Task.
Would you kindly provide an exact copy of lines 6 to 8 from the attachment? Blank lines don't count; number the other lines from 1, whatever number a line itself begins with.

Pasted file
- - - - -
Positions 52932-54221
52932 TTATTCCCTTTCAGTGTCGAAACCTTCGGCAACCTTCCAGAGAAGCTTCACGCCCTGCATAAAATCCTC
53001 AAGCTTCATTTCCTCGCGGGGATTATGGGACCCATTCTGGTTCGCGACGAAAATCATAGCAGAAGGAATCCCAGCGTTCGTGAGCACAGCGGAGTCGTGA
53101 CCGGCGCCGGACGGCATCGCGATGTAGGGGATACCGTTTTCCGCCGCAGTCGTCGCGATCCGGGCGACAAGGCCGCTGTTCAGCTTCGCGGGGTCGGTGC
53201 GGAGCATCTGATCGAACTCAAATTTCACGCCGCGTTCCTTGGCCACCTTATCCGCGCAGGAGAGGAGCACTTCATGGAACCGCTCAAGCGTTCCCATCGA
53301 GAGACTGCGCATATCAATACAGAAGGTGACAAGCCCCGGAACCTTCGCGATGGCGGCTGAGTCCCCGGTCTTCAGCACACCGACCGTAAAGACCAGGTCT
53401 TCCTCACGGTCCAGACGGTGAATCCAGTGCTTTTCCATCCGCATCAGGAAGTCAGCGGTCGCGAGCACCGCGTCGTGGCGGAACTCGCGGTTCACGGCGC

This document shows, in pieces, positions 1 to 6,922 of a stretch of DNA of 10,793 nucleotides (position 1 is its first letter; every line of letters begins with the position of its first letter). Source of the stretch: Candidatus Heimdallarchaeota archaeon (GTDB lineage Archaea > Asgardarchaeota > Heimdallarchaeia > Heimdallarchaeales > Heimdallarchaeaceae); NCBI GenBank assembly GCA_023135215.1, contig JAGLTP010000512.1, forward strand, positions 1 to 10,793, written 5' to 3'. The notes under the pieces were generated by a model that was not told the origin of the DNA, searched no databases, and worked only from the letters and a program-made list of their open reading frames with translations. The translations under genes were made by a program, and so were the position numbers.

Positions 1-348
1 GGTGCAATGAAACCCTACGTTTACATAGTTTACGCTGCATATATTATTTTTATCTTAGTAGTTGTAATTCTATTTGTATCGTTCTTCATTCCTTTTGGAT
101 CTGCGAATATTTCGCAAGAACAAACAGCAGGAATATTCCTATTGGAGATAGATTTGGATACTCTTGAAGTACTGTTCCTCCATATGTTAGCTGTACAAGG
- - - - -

53301 GAGACTGCGCATATCAATACAGAAGGTGACAAGCCCCGGAACCTTCGCGATGGCGGCTGAGTCCCCGGTCTTCAGCACACCGACCGTAAAGACCAGGTCT
53401 TCCTCACGGTCCAGACGGTGAATCCAGTGCTTTTCCATCCGCATCAGGAAGTCAGCGGTCGCGAGCACCGCGTCGTGGCGGAACTCGCGGTTCACGGCGC

This document shows, in pieces, positions 1 to 6,922 of a stretch of DNA of 10,793 nucleotides (position 1 is its first letter; every line of letters begins with the position of its first letter). Source of the stretch: Candidatus Heimdallarchaeota archaeon (GTDB lineage Archaea > Asgardarchaeota > Heimdallarchaeia > Heimdallarchaeales > Heimdallarchaeaceae); NCBI GenBank assembly GCA_023135215.1, contig JAGLTP010000512.1, forward strand, positions 1 to 10,793, written 5' to 3'. The notes under the pieces were generated by a model that was not told the origin of the DNA, searched no databases, and worked only from the letters and a program-made list of their open reading frames with translations. The translations under genes were made by a program, and so were the position numbers.